Vaginal delivery may be superior to cesarean for preterm, SGA babies

February 16, 2012

Cesarean delivery of small for gestational age (SGA) preterm babies may not necessarily be more protective than vaginal delivery, according to the results of a study presented at the 2012 annual meeting of the Society for Maternal-Fetal Medicine, The Pregnancy Meeting, in Dallas, Texas (Abstract 13; presented February 9, 2012).

Cesarean delivery of small for gestational age (SGA) preterm babies may not necessarily be more protective than vaginal delivery, according to the results of a study presented at the 2012 annual meeting of the Society for Maternal-Fetal Medicine, The Pregnancy Meeting, in Dallas, Texas (Abstract 13; presented February 9, 2012).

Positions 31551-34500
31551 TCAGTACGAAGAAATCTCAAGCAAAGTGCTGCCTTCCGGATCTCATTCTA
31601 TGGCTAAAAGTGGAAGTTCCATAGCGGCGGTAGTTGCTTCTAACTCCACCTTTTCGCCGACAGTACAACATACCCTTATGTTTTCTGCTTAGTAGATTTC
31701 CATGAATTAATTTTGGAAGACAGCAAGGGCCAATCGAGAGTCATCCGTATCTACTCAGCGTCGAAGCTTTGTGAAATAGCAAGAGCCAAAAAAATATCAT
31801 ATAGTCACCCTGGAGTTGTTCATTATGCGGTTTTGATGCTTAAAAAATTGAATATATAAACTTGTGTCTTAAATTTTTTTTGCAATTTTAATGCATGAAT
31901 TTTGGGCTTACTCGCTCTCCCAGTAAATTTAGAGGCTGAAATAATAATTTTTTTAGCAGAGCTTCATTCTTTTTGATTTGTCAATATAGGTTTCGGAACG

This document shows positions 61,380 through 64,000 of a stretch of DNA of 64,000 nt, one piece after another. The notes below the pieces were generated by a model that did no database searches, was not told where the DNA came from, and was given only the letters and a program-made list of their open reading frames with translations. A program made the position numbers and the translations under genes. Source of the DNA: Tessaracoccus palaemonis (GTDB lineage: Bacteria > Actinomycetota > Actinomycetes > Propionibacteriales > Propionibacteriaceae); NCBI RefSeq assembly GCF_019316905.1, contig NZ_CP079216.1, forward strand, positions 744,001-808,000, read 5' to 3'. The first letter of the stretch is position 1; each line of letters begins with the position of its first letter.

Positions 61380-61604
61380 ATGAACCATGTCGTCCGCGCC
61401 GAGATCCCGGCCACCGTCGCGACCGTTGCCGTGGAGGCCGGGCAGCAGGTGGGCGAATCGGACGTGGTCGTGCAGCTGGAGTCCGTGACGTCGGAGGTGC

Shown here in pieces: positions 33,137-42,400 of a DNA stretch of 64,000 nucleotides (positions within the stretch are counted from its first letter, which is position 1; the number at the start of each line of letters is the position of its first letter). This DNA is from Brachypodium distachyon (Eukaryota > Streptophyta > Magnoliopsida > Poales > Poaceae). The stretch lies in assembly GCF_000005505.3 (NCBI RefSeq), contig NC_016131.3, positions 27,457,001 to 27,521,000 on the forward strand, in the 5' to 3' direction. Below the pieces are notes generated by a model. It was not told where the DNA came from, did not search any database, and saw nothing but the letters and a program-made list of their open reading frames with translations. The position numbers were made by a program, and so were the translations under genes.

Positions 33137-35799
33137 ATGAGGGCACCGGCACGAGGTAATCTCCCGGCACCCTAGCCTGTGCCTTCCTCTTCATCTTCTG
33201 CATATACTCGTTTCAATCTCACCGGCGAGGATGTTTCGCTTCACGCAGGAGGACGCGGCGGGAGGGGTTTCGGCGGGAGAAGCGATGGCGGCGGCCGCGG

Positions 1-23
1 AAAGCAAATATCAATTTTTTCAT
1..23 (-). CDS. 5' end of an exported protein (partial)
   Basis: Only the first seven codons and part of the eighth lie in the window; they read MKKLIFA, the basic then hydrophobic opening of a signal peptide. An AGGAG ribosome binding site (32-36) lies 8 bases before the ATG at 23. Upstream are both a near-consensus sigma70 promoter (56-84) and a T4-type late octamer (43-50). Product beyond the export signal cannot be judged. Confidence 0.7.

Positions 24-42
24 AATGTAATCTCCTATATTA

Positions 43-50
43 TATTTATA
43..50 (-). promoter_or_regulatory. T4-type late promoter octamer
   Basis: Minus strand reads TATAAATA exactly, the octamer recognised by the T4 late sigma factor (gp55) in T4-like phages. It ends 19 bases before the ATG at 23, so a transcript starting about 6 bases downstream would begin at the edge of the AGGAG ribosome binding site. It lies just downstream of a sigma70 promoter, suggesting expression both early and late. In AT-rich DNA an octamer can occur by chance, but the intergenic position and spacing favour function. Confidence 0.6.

In fact, the authors of the study found that those babies delivered by cesarean were about 30% more likely to develop respiratory distress syndrome (odds ratio [OR], 1.3; 95% CI, 1.1-1.7) even after controlling for maternal age, ethnicity, education, primary payor, prepregnancy weight, gestational age at delivery, diabetes, and hypertension.

In addition, the babies delivered surgically were 40% more likely to have a 5-minute Apgar score of 7 than those delivered vaginally (OR, 1.4; 95% CI, 1.1-1.9), but this difference dissipated after adjusting for confounding factors.

Those neonates delivered vaginally were not at significantly higher risk for neonatal complications, and no significant differences were noted between the groups in the incidence of intraventricular hemorrhage, subdural hemorrhage, seizure, or sepsis.

Data from New York City during the period 1995-2003 were analyzed for 2,560 neonates weighing less than the 10th percentile at birth based on national growth curves and born more than 6 weeks before their due date. They included only singleton, live born, vertex neonates delivered between 25 and 34 weeks’ gestation; 46% were delivered vaginally and 54% were cesarean deliveries.

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